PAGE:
|28mm jungle terrain|
|Cutting the shapes from MDF|
Step 2: Cut out the shapes from the MDF Sheet with a jigsaw and cut the sharp edges with a hobby knife. Then sand them down so you get smooth and curved edges.
|Tree bark ready for the oven|
|Tree bark scrub down!|
|Hot glue gun is...HOT!!!|
|Seal the tree bark|
|disco dip, nuts or sand sir?|
Step 8: It's time to get the jungle bases painted up and plant the trees and plants. When you are making a complete jungle table I suggest using the same color for the jungle terrain pieces as you're using for the gaming table. This will make sure your scenery blends into the table seamlessly. When you do this it's a good idea to go to your local DYI shop and buy a can of cheap matte paint in the desired colour. I bought a can of a sort of light beige sandy colour. You can also do this for your rocks, hills and mountains just make sure you buy a water based paint because it will dry faster, smells less and will not melt any polystyrene you might use in your scenery pieces.
|Paint the rocks first. easier that way.|
Step 9: Now paint up the rocks with your desired colour. Once dry also wash the rocks and drybrush with the original colour. Now with the rocks you want to create a bit more depth and contrast so use lighter colours and drybrush at least two more times. I used a grey'ish/ brown color and drybrushed it with Vallejo Brown Sand , then Vallejo Iraqui Sand and last Vallejo Ivory.
|Washing the jungle bases|
Step 10: Make a wash of a brownish colour, for scenery pieces I just pick a colour I want to use and then add a load of water to it to thin it creating a cheap and easy wash. For scenery pieces like these it's not really rocket science. When the wash is dry I drybrush the pieces with the original colour to create a bit of depth.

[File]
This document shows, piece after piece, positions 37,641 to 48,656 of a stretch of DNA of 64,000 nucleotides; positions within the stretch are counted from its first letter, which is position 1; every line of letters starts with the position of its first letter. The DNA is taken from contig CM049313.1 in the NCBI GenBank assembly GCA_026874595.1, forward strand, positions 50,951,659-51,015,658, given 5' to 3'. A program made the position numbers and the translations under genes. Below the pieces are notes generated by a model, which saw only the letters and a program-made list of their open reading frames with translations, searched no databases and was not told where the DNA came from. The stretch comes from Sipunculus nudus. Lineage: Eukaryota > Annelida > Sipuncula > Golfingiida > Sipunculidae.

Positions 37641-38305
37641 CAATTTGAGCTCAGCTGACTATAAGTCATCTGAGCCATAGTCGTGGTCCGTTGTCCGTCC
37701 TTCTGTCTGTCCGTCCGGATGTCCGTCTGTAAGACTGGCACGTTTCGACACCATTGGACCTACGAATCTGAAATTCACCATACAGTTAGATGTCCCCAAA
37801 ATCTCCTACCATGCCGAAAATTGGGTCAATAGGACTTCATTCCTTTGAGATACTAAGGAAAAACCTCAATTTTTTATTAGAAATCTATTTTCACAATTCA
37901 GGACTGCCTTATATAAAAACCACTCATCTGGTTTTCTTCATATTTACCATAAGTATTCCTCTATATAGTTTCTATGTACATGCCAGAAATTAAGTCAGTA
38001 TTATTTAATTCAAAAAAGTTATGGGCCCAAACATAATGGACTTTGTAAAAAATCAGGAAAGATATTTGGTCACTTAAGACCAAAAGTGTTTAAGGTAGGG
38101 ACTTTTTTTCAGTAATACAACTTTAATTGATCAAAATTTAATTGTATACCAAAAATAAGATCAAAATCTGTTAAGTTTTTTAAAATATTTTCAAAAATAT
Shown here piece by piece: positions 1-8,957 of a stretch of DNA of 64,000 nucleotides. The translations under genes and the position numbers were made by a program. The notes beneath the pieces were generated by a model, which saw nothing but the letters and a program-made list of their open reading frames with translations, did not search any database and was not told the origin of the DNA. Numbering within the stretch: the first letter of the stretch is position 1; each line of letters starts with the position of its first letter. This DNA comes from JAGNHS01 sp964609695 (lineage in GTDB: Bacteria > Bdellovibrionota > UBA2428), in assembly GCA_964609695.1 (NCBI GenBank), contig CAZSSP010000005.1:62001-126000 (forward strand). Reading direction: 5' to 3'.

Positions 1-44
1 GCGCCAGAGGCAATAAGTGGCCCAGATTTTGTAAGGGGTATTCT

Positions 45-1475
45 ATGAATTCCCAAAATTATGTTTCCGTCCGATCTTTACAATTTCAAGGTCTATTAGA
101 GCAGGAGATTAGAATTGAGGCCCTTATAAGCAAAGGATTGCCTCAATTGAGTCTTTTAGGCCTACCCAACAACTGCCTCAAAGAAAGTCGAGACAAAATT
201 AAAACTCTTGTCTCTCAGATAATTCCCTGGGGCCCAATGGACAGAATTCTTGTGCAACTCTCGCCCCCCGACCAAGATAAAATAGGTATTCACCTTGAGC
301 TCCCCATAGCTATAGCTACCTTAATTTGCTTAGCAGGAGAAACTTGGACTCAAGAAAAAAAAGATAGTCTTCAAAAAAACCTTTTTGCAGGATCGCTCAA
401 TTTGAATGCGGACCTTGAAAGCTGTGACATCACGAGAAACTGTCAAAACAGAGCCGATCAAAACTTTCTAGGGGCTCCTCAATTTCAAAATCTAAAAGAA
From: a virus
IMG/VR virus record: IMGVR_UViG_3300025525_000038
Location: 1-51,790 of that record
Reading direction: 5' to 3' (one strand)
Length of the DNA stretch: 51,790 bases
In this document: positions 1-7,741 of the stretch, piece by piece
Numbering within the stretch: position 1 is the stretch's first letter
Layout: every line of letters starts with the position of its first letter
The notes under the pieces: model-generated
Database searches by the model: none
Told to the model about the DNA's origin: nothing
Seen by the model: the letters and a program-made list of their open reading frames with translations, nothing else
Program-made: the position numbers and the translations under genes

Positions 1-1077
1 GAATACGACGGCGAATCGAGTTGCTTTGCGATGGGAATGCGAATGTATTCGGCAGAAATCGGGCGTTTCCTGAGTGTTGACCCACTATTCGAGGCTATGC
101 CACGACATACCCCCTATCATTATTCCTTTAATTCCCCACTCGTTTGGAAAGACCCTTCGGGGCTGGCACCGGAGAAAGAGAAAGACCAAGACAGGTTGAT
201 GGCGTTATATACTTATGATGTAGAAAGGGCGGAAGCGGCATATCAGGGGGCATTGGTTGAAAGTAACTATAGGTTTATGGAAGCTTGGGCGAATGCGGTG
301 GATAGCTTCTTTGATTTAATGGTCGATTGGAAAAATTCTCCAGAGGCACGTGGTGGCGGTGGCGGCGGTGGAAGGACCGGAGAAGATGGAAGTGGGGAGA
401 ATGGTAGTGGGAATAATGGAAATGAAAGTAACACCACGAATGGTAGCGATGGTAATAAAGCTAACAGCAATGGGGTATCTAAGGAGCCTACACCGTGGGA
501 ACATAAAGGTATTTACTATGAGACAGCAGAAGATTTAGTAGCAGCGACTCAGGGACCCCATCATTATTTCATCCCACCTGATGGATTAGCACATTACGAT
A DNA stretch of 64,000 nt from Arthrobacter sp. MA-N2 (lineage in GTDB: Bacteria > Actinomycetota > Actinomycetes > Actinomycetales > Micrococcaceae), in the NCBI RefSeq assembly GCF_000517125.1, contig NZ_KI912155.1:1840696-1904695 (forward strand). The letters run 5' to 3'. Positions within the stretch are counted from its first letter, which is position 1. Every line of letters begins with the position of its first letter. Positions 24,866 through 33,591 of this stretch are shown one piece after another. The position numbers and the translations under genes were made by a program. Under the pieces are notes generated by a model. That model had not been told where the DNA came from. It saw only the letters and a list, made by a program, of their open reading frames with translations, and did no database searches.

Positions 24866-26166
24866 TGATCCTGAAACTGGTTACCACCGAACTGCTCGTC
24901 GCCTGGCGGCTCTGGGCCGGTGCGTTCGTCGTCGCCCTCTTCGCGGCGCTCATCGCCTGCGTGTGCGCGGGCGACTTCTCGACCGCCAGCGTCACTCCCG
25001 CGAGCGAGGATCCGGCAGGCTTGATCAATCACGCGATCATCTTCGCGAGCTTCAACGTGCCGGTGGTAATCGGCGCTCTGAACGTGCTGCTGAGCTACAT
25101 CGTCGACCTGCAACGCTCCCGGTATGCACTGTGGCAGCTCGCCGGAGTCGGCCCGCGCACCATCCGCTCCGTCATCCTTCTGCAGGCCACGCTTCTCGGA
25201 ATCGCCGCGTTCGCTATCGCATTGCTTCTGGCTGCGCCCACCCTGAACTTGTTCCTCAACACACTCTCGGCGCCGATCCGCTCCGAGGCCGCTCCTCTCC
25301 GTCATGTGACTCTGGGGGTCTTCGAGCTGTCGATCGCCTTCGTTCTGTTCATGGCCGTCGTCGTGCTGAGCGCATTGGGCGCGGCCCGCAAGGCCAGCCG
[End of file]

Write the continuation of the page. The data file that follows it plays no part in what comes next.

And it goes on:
|Starting to look like a jungle|
Step 11: Now the painting is done and dry it's time to get creative with some plastic (aquarium) plants and model trees and foliage. A cheap and good place to buy these is Ebay where you can get quite a variety. Start with the larger pieces and work to smaller pieces. Just place them in a irregular pattern. I use a hot glue gun and super glue for this.
Step 12: Some plastic plants might look a bit too much like toy trees. Ad some different colours of green and brown with an airbrush if you have one but you can also use a drybrush technique to create depth. I also removed most of the obvious moldlines and flash but this can be a bit of a tedious job... I finish this step by spraying some matte varnish over the plants and trees to take of the plastic/shiny look. Unfortunately I don't have a picture of this to show you the difference but if you compare the picture from the last step with the picture from the next step you will see I have painted the palm trees up, added some green variety to the plain green leaves and gave it a matte coat of varnish to take the shine off.
Step 13: Now it's time to add the last bit to your jungle bases. I have added some small green flock here and there and for the fallen leaf effect I used a kitchen mix of Italian herbs. Very cheap and you can get a lot of different kinds. At first it is kind of smelly but that will go after about a week. I have also added some grass tufts. I have bought these from Gamers Grass, great service, good product and good variety of colors, shapes and sizes. I mix up the tufts and then I'm done. ready to use on your gaming table.
|Painted and matte coated|
|Jungle base done|